Good morning. Here’s what’s happening:
Prices: Bitcoin and ether were flat on Monday.
Insights: Indonesian investors are moving into crypto, a Genesis report found.
Technician’s take: BTC’s short-term momentum turned negative, which typically occurs during the first week of the month.
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Bitcoin (BTC): $46,809 -0.4%
Ether (ETH): $3,541 -0.5%
|EOS||EOS||+2.0%||Smart Contract Platform|
|Cardano||ADA||+1.5%||Smart Contract Platform|
|Algorand||ALGO||−6.4%||Smart Contract Platform|
|Solana||SOL||−4.3%||Smart Contract Platform|
|Cosmos||ATOM||−4.1%||Smart Contract Platform|
Bitcoin, ether run in place
Bitcoin and ether were roughly flat on Monday amid light trading Monday as investors seemed content to to watch events unfold, at least for the time being.
The largest cryptocurrency by market capitalization was recently trading at about $46,700, up slightly t from where it stood 24 hours earlier. Ether was similarly up over the same period. Most other major cryptos were in the red. SOL and AVAX were recently down about 4%. DOT fell roughly 3%. LUNA, which was up about 3%, offered one bright spot.
Crypto trading continued to be well off levels of just a few months ago, underscoring investors’ caution amid economic uncertainties inflamed by Russia’s unprovoked aggression in Ukraine, although major equity indexes were up with the tech-heavy Nasdaq rising 1.9%.
U.S. President Joe Biden said in brief remarks to reporters that the U.S. would add to sanctions meant to cripple the Russian economy after satellite pictures showed massive civilian casualties in the town of Bucha near the Ukraine capital of Kyiv. Countries in the European Union have recently shown signs that they might ratchet back their dependence on Russian oil. Brent crude oil, a widely regarded measure of energy prices, rose to $108 per barrel, up about $4 from where it finished Friday.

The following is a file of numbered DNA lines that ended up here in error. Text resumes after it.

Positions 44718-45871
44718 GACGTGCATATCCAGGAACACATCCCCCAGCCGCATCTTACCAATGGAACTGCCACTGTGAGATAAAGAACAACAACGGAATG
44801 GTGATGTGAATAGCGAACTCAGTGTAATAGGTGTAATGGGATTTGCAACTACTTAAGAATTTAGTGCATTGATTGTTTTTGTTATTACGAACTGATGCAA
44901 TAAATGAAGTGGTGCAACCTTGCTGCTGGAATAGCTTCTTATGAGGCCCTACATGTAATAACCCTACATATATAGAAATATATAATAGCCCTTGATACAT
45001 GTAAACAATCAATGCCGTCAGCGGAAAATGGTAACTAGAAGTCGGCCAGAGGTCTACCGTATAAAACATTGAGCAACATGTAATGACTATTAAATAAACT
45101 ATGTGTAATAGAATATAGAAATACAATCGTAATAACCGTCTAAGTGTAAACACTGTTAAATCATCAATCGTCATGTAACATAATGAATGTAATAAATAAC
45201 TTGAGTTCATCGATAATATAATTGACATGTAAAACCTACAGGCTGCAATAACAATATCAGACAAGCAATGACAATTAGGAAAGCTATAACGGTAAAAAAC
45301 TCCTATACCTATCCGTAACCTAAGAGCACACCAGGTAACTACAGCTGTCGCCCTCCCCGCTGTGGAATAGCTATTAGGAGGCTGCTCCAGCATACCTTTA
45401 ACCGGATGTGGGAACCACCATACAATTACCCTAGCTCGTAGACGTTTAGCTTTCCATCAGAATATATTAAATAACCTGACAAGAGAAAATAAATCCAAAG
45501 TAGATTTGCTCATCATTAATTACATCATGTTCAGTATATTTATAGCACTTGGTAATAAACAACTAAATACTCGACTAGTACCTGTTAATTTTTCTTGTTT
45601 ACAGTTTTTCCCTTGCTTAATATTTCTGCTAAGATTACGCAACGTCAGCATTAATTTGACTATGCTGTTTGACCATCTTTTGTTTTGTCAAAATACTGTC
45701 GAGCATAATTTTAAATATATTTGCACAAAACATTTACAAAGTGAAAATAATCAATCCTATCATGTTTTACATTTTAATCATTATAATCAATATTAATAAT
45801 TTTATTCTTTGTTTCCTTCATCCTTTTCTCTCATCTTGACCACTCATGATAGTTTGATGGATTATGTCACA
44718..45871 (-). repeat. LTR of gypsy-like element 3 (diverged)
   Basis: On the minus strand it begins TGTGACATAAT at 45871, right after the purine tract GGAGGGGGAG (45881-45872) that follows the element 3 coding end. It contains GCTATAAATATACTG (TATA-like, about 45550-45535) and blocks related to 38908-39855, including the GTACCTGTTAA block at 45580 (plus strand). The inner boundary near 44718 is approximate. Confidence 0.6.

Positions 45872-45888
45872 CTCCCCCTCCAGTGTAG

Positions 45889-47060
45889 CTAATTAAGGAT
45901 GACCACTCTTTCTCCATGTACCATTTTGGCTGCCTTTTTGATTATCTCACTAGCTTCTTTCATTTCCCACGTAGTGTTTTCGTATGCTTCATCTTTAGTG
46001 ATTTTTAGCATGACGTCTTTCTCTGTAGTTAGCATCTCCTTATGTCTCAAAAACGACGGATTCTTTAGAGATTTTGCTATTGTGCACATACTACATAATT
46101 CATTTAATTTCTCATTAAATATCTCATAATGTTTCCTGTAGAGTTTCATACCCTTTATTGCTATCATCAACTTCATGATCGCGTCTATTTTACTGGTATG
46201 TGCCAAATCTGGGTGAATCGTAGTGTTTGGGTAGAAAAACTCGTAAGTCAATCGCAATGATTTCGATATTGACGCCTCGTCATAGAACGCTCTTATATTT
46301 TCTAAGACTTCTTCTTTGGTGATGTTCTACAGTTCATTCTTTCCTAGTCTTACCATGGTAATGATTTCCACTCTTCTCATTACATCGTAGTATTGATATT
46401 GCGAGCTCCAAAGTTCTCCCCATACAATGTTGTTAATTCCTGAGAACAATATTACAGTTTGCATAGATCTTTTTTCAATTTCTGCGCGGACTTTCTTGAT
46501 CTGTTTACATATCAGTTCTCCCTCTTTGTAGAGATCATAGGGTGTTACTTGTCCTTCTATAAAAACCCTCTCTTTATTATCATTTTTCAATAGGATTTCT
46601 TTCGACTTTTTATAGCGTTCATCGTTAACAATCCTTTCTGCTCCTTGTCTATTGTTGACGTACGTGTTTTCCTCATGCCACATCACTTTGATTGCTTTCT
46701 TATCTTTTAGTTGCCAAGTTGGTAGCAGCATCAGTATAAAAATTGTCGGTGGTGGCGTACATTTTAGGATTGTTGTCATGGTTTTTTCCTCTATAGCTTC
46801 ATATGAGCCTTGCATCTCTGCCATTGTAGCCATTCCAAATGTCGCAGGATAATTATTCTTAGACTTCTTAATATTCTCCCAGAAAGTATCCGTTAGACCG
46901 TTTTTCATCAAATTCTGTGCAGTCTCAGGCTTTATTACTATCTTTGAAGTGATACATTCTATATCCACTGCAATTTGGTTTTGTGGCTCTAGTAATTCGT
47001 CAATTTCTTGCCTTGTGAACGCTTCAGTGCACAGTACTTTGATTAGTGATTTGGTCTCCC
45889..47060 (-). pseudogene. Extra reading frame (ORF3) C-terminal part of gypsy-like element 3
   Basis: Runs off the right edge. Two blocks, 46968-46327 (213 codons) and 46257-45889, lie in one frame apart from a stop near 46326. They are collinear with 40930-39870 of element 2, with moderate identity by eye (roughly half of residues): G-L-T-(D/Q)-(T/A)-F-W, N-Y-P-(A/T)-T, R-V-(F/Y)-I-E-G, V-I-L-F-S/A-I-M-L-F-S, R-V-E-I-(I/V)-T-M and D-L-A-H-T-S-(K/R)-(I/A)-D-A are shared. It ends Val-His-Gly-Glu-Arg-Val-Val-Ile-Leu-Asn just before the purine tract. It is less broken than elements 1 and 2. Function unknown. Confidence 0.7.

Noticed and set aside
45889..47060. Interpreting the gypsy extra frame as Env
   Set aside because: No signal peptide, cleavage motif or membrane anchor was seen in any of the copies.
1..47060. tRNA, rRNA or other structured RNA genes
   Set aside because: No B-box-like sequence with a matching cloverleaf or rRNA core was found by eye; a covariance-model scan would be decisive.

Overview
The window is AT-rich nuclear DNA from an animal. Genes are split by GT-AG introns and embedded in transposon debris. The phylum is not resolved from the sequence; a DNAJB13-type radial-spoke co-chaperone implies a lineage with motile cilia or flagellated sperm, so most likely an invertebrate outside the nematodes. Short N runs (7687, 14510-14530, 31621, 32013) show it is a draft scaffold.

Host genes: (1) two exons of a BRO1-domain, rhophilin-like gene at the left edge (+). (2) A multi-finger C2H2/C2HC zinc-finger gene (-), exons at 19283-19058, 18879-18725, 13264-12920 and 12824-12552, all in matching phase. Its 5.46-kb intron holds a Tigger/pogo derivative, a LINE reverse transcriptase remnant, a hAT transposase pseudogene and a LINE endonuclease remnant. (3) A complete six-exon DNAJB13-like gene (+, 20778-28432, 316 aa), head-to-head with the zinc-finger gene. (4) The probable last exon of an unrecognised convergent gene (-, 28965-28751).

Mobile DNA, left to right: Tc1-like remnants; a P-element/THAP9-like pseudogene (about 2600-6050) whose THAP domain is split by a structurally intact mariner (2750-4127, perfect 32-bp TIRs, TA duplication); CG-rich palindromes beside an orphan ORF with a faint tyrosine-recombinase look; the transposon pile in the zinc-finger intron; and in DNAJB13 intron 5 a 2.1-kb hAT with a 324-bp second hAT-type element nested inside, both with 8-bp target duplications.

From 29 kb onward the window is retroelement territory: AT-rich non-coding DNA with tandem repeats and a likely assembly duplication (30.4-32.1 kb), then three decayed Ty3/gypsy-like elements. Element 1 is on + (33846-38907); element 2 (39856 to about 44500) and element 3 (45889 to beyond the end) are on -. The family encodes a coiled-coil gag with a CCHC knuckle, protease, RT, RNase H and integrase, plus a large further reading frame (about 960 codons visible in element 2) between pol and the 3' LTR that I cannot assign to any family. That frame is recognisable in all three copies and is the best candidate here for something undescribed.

Amid Oanda Senior Market Analyst, UK & EMEA Craig Erlam noted bitcoin’s choppiness over the past week after soaring past $47,000. “It’s recovered over the last few days after finding some support around $44,000 but continues to struggle to find much momentum as it approaches last week’s peak,” Erlam said. “It could still build on that breakout but it may be more of a grind than we’ve seen in the past, given the current environment.”
S&P 500: 4,581 +0.8%
DJIA: 34,921 +0.3%
Nasdaq: 14,532 +1.9%
Gold: $1,932 0.4%
Crypto offering a new opportunity for Indonesian investors
What’s the word for growth stock in Indonesian? Where can one find the equivalent of the Nasdaq in Jakarta?
That’s a trick question. While Indonesia is home to many exciting startups, the stock exchange in Jakarta is a boring bourse. Over the past five years, the IDX80, an index of the top 80 companies on the Jakarta exchange, has fallen roughly 3%. In comparison, Taiwan’s TAIEX is up nearly 77% for the same time period and Korea’s KOSPI is up 25%.
These aren’t the kind of returns you’d want if you are a young Indonesian in the country’s new middle class looking to build wealth. It’s old news that Indonesians are deeply invested in crypto; there are more crypto investors in-country than retail stock traders. But new research published from the crypto exchange Gemini helps quantify just how deep their interest is.
According to Gemini’s findings, 41% of all Indonesians own crypto – spread evenly across the two genders at 49-51% for male and female. The country’s relatively high ownership rate makes it an outlier, as the report found that countries with higher income tend to have higher degrees of crypto ownership. By comparison, the U.K. has 40%, Germany 43%, and France 62%.
And this is all a new phenomenon. Globally, 41% of survey respondents purchased crypto for the first time in 2021.
Aside from the stock market not providing opportunities to build wealth, inflation is on everyone’s mind. Gemini’s survey showed that 64% of people in Indonesia believe it’s a hedge against inflation, and 61% of people believe that crypto is the future of money. By comparison, in most of western Europe, only 20-23% of people share this view. In the U.S., it’s at 23%.